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Swish, Boom, Crackle

Every fourth of July, two questions come to my mind: what is the genesis of fireworks and how much does it cost to do the shows after nightfall. As I watched our hometown fireworks and captured these images, I set my mind to researching these questions.

Fireworks were discovered in...where else...China in the 2nd century BC. That is a VERY long time ago. The people of Liuyang discovered that hollow bamboo sticks would explode with a bang when thrown in fire. This became a popular antidote to...what else...evil spirits. This continued for centuries until about 600-900 AD when a Chinese alchemist mixed chemicals - potassium nitrate, sulphur, and charcoal - to produce gunpowder. The Chinese stuffed bamboo sticks with this black powder and birthed fireworks.

Fireworks made their journey westward to Europe where they became popular for religious and civil events. They arrived in the US on independence day in 1777. After ships fired a 13-gun salute (representing the original colonies) there was a grand display of fireworks over Philadelphia. The fireworks began and ended symbolically with 13 rockets. Afterwards, John Adams wrote this to his wife: "... It [independence day] ought to be solemnized with Pomp and Parade, with Shews, Games, Sports, Guns, Bells, Bonfires and Illuminations from one End of this Continent to the other from this Time forward forever more.” Boston, too, hosted a grand celebration with fireworks and in 1783 designated July 4th as an official holiday.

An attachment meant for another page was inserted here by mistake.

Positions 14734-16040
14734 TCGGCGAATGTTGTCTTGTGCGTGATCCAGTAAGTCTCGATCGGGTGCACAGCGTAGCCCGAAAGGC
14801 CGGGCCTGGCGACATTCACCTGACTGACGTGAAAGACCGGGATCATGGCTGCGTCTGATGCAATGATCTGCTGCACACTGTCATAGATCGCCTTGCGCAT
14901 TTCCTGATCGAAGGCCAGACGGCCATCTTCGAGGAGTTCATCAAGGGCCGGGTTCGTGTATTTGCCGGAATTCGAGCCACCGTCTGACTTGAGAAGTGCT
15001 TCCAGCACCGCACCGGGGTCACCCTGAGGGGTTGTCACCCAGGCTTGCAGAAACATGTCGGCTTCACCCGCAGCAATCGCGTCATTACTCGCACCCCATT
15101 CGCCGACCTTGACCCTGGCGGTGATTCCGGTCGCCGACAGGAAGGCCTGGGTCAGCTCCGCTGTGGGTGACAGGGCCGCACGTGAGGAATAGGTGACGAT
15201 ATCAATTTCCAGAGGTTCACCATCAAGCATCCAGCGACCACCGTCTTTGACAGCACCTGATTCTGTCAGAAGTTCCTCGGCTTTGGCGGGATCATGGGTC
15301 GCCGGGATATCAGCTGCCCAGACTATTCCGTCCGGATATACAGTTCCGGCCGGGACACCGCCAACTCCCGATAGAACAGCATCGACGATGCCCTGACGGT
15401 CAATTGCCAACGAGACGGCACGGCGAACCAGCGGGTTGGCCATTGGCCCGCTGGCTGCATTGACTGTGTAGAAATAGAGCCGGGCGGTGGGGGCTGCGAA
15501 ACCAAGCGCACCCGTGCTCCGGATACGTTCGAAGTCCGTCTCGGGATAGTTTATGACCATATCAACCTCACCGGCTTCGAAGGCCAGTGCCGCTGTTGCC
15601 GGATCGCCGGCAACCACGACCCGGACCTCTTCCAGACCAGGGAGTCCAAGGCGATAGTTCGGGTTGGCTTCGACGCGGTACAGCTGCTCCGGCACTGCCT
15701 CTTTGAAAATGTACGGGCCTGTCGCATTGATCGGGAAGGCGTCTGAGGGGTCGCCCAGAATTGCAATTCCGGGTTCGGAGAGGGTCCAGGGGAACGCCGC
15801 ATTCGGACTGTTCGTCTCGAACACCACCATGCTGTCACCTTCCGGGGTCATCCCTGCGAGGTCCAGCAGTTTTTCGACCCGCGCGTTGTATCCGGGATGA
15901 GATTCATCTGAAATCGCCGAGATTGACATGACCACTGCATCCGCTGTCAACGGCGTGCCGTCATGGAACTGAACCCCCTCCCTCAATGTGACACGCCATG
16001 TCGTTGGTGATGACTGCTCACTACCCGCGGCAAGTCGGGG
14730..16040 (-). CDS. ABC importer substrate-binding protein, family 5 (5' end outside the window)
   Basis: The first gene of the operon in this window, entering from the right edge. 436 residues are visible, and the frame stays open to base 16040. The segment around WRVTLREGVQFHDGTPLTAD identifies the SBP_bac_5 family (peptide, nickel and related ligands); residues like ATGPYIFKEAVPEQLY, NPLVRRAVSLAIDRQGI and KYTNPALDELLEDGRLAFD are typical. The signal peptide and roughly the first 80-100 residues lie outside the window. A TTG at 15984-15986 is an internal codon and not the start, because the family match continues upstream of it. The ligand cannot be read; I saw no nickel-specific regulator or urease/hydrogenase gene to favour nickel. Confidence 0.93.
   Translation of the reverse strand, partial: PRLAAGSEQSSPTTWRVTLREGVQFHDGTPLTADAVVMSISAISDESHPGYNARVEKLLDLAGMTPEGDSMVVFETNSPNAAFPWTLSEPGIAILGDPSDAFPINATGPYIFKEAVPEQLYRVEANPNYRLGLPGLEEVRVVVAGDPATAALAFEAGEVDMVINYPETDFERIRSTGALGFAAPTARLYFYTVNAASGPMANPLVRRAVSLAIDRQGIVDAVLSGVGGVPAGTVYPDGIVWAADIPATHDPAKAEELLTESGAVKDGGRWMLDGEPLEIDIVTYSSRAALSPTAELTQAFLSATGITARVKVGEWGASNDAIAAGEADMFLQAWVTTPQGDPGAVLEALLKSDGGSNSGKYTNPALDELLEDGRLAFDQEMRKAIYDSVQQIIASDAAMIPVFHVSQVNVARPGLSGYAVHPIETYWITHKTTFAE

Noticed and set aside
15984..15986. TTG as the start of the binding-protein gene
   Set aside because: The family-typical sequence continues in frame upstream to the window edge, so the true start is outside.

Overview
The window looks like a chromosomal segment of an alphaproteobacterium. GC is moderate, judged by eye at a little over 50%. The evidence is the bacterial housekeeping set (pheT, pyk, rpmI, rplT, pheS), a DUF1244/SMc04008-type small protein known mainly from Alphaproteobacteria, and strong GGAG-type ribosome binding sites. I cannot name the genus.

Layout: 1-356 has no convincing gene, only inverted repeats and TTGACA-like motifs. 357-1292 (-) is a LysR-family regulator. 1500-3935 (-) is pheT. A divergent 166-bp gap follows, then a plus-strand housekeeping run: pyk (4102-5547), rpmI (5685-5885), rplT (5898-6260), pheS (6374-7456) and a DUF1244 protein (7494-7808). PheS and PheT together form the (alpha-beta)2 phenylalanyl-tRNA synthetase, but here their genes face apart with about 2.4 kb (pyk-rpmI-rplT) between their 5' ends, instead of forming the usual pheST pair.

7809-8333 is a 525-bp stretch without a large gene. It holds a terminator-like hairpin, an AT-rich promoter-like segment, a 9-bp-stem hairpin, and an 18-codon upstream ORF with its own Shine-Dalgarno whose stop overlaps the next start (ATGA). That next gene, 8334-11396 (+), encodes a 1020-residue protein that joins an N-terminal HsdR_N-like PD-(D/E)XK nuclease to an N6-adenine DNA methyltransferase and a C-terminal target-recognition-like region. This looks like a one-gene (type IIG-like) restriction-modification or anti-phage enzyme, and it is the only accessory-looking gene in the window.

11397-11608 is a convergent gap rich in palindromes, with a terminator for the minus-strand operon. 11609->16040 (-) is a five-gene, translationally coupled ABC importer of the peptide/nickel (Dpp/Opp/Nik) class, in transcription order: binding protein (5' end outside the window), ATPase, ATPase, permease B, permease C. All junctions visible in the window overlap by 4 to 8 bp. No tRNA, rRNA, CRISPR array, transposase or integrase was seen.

Here we are in 2019, 243 years after Adams declared his vision for generations to come, enjoying the fireworks and festivities of this year's independence day. Last year, 277M pounds of fireworks were used by consumers and 19M pounds for display purposes, resulting in over a billion dollars in revenue. Big numbers commensurate with the jaw-dropping visuals.

So, how much do the fireworks shows cost?

DC's fireworks display is the longest in the country at 35 minutes and cost 320k this year, 18.5% more than 2018 because, well, "yuge" is the operative word in town. A municipality display is about 25k on an average with larger ones coming in at about 100k. New York City has the nation's largest fireworks. The stats for this are mind-boggling - 3,000 shells each minute, 75,000 shells in all, 50 miles of cables, 1,600 lines of code to synchronize the display with music, 60 expert pyro-technicians, and 12 days to set up.

As I watched the sky light up, I noted all that is good about this nation and was thankful for the freedoms and opportunities we have. The most special treat was stepping out on our deck at 9:20pm and watching the fireworks from the comfort of our backyard. Plus, drones taking photographs and floating on the periphery of the fireworks added special intrigue to the night sky as we celebrated America's birthday.

Photographs are of our hometown fireworks as seen from our deck on July 4, 2019.

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